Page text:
Aliases are commands that expand to a longer input line. For example,
ll is a common alias for
ls -l, and would be defined
with the command invocation alias ll 'ls -l $*'; with this defined,
running ‘ll foo’ in Eshell will actually run ‘ls -l foo’.
Aliases defined (or deleted) by the
alias command are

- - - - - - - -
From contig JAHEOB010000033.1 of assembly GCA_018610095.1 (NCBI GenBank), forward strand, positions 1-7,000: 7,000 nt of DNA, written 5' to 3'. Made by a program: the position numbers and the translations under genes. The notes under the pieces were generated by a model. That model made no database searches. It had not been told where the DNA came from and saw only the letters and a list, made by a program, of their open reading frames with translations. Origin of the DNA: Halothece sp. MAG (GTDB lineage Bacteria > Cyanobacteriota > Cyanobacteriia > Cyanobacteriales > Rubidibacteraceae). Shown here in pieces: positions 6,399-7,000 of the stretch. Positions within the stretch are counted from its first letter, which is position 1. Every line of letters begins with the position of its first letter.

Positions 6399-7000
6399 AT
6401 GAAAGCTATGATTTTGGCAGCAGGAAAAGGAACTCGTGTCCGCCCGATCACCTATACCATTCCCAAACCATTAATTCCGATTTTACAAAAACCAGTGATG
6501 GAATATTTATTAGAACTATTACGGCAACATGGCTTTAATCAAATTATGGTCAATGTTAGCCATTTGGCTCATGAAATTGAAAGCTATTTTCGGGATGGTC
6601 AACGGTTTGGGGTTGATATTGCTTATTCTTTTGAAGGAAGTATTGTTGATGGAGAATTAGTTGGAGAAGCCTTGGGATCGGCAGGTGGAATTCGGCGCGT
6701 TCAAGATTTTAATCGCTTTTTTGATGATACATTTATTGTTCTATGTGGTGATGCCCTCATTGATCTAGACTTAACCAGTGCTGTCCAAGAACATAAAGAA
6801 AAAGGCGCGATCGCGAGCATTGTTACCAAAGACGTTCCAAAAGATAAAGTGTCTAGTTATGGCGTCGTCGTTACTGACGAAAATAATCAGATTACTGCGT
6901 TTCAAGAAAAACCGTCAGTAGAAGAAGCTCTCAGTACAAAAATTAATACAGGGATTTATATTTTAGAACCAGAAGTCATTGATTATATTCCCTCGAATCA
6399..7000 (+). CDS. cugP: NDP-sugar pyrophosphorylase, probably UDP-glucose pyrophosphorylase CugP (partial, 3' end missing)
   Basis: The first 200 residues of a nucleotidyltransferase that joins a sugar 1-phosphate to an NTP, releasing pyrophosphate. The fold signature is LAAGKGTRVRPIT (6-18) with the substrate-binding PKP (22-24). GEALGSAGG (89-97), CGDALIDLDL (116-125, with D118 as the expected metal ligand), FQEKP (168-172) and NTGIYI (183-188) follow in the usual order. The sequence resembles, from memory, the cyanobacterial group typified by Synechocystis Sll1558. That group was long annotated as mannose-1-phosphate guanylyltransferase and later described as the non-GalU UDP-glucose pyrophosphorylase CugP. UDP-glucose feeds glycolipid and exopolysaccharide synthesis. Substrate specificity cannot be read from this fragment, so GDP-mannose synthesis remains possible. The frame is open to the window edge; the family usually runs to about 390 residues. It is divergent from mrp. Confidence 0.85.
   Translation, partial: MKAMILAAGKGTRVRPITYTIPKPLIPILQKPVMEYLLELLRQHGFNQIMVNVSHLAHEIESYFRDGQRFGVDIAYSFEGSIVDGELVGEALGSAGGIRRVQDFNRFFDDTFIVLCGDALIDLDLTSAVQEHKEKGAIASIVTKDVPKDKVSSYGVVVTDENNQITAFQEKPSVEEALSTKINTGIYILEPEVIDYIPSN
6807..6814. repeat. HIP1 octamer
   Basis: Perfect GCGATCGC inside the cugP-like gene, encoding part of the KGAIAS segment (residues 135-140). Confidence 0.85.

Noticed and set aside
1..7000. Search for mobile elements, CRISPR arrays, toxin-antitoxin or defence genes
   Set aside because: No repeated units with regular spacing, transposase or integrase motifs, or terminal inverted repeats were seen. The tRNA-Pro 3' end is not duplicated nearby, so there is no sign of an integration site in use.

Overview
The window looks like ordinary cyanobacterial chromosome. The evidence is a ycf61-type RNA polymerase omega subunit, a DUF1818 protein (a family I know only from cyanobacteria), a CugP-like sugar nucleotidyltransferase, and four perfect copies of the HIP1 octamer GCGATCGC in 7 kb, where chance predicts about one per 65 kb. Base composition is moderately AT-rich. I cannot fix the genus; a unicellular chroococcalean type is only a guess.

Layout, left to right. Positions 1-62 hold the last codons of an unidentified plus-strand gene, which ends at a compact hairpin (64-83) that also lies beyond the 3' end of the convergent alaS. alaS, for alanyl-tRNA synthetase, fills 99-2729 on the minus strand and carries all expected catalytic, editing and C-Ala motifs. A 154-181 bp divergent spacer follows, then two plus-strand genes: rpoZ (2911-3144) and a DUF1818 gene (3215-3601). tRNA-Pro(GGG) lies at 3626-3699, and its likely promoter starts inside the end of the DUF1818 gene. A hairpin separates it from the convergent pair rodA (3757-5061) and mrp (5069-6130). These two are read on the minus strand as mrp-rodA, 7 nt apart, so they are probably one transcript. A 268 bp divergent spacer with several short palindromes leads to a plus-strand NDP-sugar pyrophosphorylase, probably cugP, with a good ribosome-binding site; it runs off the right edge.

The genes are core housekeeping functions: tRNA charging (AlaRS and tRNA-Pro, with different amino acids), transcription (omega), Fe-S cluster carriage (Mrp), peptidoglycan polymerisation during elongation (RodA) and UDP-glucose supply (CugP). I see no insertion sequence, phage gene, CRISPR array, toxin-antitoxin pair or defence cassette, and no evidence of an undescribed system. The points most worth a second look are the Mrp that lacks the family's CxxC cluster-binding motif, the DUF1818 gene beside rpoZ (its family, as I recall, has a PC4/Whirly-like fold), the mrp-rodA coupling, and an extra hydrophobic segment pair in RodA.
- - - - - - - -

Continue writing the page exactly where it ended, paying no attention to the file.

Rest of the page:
automatically written to the file named by
which you can also edit directly (although you will have to manually
Note that unlike aliases in Bash, arguments must be handled explicitly. Typically the alias definition would end in ‘$*’ to pass all arguments along. More selective use of arguments via ‘$1’, ‘$2’, etc., is also possible. For example, alias mcd 'mkdir $1 && cd $1' would cause mcd foo to create and switch to a directory called ‘foo’.